Trading Dead Horses for Dead Cows
One thing regulators discovered during the S&L investigations was that rogue S&L operators were selling their bad loans to each other, magically making them good again because, well, there was a buyer on the other side of the transaction. These crooked thrift chiefs called the practice, “Trading dead horses for dead cows.” On Friday, we learned from published reports, that Merrill Lynch - the Wall Street poster child for this crisis - did something that may not have passed the smell test. According to The Wall Street Journal: “In one deal, a hedge fund bought $1 billion in commercial paper issued by a Merrill-related entity containing mortgages, a person close to the situation said. In exchange, the hedge fund had the right to sell back the commercial paper to Merrill itself after one year for a guaranteed minimum return.” This transaction allowed Merrill to book a profit on paper and temporarily off-load a major liability. Andy Fastow would be proud of these guys!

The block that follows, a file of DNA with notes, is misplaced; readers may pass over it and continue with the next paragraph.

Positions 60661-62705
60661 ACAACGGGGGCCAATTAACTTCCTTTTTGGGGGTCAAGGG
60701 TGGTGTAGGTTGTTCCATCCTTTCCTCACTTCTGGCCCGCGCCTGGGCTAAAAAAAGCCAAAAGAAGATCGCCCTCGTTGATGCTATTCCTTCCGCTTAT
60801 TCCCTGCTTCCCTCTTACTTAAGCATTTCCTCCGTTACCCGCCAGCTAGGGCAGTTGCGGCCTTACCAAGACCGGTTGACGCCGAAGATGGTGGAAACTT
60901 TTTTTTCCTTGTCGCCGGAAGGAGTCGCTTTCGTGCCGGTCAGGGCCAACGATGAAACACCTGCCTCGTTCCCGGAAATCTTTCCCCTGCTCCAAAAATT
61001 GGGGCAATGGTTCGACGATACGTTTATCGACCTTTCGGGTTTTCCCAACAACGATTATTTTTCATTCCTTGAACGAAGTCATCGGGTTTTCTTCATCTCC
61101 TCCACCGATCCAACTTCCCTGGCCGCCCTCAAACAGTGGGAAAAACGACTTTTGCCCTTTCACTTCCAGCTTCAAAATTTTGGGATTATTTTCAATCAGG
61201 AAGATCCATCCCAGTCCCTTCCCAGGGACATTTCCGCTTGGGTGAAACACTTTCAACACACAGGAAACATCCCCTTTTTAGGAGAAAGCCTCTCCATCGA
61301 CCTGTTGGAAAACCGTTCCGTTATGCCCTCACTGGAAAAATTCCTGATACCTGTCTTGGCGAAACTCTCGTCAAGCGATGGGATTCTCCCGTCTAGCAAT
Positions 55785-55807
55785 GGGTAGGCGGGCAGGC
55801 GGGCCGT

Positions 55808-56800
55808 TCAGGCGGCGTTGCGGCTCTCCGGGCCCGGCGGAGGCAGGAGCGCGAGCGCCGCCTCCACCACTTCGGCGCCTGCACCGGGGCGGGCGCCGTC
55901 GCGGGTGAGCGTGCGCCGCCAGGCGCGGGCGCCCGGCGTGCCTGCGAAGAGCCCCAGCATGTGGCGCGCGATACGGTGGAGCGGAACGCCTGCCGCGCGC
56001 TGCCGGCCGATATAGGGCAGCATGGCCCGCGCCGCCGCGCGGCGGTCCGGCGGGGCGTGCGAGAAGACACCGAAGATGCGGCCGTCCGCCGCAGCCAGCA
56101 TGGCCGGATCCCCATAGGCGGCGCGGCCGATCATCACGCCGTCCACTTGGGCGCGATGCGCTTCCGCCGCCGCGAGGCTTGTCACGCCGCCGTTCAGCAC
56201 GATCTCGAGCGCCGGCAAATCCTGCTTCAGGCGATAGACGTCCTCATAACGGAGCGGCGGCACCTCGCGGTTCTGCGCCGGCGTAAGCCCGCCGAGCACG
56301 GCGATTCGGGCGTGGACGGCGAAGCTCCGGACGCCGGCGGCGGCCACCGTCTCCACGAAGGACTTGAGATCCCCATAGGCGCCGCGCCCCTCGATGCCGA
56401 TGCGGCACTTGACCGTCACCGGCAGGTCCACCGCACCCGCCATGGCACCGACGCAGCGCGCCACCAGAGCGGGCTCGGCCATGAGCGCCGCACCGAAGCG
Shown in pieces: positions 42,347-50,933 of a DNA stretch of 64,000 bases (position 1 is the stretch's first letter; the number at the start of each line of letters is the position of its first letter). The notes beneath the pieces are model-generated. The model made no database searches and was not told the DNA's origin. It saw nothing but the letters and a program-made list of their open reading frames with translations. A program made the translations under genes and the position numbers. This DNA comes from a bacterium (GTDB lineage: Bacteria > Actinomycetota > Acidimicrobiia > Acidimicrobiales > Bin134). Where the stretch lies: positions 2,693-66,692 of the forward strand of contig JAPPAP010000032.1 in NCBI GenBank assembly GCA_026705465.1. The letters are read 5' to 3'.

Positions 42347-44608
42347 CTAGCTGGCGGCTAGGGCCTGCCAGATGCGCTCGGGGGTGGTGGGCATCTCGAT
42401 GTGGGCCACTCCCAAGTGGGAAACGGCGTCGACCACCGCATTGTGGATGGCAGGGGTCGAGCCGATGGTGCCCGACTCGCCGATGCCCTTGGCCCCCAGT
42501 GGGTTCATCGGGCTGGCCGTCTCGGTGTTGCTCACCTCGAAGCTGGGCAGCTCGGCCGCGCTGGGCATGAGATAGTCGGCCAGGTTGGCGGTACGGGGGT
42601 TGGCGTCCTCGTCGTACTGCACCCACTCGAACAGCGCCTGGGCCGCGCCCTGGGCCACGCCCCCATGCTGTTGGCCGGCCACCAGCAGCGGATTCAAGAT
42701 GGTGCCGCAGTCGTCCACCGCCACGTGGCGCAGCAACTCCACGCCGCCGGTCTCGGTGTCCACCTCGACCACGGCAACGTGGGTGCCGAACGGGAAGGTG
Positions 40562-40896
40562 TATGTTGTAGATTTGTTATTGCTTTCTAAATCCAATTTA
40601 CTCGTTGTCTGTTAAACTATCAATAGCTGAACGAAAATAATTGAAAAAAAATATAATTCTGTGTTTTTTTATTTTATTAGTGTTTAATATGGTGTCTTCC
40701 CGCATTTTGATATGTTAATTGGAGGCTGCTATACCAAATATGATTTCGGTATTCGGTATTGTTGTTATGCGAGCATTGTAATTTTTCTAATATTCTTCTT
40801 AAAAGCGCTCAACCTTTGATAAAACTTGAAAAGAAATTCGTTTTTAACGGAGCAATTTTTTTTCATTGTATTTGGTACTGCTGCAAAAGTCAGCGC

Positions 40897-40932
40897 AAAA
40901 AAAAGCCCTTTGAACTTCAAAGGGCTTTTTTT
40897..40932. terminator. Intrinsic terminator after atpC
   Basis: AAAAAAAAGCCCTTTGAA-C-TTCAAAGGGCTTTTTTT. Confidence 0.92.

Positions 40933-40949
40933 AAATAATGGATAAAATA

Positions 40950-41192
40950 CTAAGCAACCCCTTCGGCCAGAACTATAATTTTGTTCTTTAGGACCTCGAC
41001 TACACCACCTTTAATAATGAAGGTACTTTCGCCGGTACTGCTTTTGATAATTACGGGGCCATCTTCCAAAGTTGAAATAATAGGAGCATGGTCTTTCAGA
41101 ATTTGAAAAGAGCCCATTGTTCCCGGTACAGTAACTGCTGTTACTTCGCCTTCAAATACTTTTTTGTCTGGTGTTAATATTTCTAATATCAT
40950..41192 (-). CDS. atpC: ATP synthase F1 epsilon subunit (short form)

O. Max Gardner III